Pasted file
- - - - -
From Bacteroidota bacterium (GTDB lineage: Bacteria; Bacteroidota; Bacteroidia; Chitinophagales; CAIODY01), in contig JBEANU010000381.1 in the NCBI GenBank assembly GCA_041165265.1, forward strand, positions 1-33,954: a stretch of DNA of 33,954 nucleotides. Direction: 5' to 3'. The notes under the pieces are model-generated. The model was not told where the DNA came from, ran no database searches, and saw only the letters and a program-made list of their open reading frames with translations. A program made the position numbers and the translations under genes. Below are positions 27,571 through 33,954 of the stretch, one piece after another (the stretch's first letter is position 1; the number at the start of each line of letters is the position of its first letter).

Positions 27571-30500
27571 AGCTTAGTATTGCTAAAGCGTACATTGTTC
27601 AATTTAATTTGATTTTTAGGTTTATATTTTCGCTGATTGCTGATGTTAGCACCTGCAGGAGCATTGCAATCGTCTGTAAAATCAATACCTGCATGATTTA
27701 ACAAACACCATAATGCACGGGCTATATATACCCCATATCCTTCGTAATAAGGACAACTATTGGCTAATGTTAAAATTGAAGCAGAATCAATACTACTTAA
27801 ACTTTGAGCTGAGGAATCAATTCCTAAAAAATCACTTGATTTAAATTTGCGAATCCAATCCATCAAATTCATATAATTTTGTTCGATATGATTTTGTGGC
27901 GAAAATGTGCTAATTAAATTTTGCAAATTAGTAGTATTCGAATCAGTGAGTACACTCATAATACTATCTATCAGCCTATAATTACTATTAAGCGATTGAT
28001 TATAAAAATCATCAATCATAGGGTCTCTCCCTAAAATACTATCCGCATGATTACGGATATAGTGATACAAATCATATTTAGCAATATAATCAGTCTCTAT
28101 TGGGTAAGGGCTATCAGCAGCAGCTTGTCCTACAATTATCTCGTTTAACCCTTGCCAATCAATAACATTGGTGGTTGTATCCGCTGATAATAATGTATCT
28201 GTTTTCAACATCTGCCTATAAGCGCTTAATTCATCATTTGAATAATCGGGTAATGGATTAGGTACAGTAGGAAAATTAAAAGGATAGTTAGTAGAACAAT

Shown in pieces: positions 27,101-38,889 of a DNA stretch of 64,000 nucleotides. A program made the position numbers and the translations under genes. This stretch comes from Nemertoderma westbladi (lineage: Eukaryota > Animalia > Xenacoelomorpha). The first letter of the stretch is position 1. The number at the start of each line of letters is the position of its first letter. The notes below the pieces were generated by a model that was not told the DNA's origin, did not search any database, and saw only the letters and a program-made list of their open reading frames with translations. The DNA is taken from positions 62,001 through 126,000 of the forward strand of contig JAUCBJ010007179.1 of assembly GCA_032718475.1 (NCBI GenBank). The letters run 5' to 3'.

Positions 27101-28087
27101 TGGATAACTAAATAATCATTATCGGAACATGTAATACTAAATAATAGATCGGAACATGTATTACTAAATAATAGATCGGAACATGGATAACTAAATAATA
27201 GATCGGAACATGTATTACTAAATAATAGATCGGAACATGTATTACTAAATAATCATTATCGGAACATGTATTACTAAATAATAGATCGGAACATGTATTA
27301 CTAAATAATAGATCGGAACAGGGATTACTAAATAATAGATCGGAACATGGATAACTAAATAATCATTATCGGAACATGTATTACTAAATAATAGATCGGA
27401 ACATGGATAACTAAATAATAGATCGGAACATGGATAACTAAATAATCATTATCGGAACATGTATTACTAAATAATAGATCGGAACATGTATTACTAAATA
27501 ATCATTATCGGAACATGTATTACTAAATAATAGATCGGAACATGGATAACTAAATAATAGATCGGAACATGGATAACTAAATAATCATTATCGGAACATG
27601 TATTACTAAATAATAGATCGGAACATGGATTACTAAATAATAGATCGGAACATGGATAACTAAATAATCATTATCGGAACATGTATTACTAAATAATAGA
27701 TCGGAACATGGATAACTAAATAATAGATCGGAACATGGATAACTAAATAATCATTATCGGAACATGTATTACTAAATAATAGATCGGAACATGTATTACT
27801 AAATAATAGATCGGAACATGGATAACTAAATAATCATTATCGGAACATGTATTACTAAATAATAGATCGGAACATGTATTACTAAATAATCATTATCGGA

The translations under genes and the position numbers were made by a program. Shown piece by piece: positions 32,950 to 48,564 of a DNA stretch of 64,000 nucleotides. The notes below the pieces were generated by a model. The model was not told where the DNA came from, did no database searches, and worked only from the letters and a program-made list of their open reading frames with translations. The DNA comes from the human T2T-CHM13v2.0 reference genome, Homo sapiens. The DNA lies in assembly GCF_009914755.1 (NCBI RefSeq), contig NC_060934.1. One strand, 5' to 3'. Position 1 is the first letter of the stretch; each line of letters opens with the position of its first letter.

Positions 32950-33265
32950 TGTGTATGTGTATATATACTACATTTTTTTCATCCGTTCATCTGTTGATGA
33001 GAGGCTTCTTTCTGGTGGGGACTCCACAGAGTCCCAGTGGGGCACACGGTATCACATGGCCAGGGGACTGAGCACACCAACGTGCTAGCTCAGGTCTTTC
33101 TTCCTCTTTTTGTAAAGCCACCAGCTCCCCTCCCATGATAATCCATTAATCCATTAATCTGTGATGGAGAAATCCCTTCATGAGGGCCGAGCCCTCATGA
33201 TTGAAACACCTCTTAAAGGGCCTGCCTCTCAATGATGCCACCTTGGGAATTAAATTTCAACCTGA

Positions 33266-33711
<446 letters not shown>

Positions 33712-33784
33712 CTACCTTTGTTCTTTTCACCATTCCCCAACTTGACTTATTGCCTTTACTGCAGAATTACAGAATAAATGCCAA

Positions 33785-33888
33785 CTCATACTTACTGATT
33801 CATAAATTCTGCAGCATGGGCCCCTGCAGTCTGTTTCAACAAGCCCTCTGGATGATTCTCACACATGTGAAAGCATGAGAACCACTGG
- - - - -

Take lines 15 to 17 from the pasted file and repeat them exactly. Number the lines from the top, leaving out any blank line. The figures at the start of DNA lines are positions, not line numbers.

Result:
27301 CTAAATAATAGATCGGAACAGGGATTACTAAATAATAGATCGGAACATGGATAACTAAATAATCATTATCGGAACATGTATTACTAAATAATAGATCGGA
27401 ACATGGATAACTAAATAATAGATCGGAACATGGATAACTAAATAATCATTATCGGAACATGTATTACTAAATAATAGATCGGAACATGTATTACTAAATA
27501 ATCATTATCGGAACATGTATTACTAAATAATAGATCGGAACATGGATAACTAAATAATAGATCGGAACATGGATAACTAAATAATCATTATCGGAACATG